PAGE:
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Year : 2013  |  Volume : 1  |  Issue : 3  |  Page : 99-102

Timing of orthodontic treatment

1 Department of Orthodontics and Dentofacial Orthopedics, Manipal College of Dental Sciences, Mangalore, Karnataka, India
2 Department of Oral Pathology, Pacific Dental College and Hospital, Udaipur, Rajasthan, India

Correspondence Address:
Mahesh Jain
Department of Orthodontics and Dentofacial Orthopedics, Manipal College of Dental Sciences, Manipal University, Mangalore, Karnataka
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Source of Support: None, Conflict of Interest: None

DOI: 10.4103/2321-3825.123320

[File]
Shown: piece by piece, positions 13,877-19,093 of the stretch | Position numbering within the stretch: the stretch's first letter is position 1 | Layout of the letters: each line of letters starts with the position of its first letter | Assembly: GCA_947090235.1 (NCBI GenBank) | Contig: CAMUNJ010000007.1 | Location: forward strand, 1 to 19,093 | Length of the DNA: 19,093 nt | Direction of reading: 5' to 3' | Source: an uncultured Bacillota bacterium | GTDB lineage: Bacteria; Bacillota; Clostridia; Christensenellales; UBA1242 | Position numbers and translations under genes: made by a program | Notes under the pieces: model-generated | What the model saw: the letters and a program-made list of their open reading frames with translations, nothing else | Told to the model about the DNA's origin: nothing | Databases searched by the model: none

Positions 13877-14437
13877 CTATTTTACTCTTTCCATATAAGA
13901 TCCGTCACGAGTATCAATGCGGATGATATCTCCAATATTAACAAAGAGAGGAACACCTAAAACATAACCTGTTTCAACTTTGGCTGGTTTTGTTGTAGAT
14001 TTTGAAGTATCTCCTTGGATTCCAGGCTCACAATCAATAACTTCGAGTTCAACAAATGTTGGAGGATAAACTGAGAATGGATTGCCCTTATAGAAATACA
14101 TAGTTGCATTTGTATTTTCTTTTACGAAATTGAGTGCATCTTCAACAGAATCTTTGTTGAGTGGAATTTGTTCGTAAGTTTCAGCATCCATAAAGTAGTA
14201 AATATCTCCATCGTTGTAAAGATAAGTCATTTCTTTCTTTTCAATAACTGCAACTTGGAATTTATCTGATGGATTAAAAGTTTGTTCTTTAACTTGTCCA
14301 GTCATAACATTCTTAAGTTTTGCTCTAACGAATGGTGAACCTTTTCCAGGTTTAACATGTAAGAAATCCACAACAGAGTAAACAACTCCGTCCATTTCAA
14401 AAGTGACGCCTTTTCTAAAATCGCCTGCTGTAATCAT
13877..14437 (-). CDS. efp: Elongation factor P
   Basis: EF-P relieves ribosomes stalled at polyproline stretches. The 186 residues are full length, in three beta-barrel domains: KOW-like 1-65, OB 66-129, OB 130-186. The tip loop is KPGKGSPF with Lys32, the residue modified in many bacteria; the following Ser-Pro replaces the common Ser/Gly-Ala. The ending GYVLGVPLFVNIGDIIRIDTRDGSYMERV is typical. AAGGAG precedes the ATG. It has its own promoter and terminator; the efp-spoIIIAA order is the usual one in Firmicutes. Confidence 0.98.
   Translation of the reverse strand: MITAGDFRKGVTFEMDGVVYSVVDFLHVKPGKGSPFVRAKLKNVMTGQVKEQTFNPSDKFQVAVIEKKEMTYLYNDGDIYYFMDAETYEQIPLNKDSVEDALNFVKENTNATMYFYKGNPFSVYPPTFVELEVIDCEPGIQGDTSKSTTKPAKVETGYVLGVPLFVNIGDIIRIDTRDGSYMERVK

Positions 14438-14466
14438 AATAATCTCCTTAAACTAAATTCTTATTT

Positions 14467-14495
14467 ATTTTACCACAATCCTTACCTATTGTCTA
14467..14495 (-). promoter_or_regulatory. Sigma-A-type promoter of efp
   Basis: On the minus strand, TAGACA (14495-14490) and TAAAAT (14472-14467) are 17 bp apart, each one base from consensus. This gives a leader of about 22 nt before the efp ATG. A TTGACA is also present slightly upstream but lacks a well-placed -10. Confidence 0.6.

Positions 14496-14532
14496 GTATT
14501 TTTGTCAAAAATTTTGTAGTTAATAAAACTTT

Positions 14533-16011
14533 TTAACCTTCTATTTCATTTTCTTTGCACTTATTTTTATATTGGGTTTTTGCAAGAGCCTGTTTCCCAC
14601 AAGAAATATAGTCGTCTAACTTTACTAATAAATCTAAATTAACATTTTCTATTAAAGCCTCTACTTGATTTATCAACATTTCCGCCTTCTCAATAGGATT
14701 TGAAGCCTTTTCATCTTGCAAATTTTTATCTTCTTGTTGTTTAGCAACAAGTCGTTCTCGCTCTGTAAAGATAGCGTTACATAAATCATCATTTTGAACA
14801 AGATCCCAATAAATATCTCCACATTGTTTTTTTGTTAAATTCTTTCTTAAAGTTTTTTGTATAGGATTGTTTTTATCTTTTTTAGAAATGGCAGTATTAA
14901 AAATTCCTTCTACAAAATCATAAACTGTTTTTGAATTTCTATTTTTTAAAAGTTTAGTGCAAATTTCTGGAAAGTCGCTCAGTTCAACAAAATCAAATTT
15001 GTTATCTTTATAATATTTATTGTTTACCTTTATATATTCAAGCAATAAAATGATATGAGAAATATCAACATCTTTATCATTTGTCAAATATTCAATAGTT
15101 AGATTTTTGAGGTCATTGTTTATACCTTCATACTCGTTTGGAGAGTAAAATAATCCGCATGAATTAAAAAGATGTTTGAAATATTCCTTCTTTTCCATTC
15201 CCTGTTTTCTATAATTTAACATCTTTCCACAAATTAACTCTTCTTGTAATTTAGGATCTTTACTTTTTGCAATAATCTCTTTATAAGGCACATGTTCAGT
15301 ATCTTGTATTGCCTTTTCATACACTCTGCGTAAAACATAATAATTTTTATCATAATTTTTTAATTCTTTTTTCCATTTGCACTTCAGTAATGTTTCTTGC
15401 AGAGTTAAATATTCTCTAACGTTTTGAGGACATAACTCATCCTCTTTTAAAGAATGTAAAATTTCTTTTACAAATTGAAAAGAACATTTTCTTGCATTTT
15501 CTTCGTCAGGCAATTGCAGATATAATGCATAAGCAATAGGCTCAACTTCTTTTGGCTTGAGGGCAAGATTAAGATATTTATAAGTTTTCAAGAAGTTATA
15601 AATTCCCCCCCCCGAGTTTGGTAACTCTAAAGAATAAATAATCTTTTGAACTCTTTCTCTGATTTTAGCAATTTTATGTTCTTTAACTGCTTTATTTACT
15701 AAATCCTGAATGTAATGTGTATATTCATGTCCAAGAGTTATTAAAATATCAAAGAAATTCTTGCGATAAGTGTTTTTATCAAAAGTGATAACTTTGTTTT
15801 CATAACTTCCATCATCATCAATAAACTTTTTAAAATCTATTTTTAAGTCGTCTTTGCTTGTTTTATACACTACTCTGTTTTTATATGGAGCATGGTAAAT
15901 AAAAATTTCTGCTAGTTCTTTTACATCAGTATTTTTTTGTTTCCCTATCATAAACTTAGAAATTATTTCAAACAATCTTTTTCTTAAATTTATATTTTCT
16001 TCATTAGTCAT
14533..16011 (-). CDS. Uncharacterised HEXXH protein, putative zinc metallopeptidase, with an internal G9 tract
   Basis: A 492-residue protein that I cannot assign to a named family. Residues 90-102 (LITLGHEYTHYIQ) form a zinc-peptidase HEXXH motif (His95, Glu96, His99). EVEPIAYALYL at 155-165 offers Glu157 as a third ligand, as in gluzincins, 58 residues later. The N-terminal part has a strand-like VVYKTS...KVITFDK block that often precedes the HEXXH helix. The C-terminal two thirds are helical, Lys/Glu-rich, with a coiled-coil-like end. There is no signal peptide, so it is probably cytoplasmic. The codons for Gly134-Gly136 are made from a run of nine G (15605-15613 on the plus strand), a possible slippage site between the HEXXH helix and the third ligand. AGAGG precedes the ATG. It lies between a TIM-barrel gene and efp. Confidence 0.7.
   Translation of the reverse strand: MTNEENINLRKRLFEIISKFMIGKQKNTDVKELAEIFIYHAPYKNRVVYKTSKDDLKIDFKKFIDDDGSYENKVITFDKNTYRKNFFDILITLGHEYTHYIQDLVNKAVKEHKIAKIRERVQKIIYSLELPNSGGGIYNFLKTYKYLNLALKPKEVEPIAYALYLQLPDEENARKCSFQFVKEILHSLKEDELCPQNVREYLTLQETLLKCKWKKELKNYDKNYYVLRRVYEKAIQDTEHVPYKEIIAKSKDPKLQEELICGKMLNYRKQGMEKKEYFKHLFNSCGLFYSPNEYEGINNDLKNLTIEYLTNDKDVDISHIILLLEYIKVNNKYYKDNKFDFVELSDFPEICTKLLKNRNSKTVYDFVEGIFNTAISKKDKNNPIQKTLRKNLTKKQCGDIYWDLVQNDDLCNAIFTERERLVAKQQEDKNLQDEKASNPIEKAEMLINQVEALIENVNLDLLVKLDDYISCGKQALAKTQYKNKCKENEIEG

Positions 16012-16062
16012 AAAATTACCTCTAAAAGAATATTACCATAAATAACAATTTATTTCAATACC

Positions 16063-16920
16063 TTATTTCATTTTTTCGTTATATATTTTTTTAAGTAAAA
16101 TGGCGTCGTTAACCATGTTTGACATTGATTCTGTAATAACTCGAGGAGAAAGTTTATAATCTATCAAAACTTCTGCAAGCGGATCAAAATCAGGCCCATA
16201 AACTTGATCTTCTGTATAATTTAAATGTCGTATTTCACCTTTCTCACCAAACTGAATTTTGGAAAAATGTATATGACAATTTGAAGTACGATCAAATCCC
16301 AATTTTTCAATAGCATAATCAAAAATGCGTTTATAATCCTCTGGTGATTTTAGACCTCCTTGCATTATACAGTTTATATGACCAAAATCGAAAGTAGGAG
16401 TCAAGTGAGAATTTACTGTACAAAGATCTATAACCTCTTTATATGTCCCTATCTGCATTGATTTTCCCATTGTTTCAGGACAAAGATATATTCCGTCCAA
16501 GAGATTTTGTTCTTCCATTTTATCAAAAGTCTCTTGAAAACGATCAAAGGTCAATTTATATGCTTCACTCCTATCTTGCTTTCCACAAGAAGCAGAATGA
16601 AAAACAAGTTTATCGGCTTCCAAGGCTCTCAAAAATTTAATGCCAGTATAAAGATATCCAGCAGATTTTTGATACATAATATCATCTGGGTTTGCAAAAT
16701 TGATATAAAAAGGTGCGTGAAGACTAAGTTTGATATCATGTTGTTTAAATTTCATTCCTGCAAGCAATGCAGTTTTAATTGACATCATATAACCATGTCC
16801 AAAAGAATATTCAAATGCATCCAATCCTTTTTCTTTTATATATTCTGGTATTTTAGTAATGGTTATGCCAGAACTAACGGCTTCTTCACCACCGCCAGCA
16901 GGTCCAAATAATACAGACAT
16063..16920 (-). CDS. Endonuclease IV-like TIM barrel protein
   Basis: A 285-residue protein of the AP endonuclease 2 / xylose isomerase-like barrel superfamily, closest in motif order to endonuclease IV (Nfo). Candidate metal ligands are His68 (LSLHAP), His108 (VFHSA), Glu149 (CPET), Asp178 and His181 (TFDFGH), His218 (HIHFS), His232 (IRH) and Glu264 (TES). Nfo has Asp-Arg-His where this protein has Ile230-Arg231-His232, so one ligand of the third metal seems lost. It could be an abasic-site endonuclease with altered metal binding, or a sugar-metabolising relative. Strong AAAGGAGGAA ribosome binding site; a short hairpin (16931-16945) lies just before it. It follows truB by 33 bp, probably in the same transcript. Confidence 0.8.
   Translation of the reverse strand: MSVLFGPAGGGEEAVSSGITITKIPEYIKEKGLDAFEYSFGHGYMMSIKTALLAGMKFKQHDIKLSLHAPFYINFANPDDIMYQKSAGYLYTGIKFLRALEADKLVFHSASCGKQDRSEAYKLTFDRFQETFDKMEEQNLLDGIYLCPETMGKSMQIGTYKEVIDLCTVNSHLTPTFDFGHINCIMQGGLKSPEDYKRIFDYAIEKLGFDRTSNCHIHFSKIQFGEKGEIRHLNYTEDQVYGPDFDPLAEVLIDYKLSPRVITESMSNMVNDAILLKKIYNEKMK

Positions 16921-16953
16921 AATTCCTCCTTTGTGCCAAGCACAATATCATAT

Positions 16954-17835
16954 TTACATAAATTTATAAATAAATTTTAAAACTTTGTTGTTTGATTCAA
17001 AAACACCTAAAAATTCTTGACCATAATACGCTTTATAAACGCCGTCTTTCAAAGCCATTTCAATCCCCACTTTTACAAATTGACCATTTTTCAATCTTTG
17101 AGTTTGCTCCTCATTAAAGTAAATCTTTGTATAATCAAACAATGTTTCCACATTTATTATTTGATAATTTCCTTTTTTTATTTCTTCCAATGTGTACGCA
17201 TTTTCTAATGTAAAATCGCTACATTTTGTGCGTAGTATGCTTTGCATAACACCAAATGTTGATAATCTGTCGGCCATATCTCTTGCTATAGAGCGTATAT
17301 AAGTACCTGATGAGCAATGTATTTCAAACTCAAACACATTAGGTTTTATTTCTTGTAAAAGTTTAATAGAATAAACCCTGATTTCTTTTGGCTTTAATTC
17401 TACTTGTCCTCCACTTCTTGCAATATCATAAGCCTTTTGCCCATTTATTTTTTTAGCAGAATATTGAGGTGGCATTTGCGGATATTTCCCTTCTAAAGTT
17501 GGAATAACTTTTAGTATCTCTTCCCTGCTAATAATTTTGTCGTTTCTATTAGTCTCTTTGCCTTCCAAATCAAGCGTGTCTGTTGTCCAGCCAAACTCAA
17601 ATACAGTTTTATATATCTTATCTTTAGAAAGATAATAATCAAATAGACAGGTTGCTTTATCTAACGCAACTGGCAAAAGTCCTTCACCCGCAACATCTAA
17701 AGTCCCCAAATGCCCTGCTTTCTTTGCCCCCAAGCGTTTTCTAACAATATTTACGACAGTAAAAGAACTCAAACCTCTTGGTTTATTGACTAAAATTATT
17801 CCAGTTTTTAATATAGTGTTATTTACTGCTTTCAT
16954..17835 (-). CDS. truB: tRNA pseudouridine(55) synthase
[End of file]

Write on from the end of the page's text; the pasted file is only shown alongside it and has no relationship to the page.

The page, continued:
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General dental practitioners are the first to examine and screen children for developing malocclusions and hence they are most responsible for correct diagnosis and referral. They are often faced with the dilemma of deciding at what age to refer for a further opinion and treatment. This entirely depends on the problem that has been diagnosed and the dental state of the child, but there is always a question that is there an "ideal" time for orthodontic treatment, if the clinician wants to maximize the benefits of growth and development without subjecting every child to fixed mechanotherapy for years. The controversy surrounding early versus late orthodontic treatment is often frustrating and confusing to the dental fraternity. This article looks into both sides of the issue for orthodontic treatment of Class II and III malocclusions along with the problems in the transverse dimension and vertical dimension. Early orthodontic treatment is effective and desirable in specific situations. However, the evidence in the form of Randomized Control Treatment is equally compelling that such an approach is not indicated in many cases for which later, one-phase treatment is more effective and efficient. Therefore, dental practitioners must decide on the basis of their experience and clinical judgment when to advise orthodontic treatment. For many patients, delaying the treatment may be advisable to obtain advantage from dental and skeletal development.

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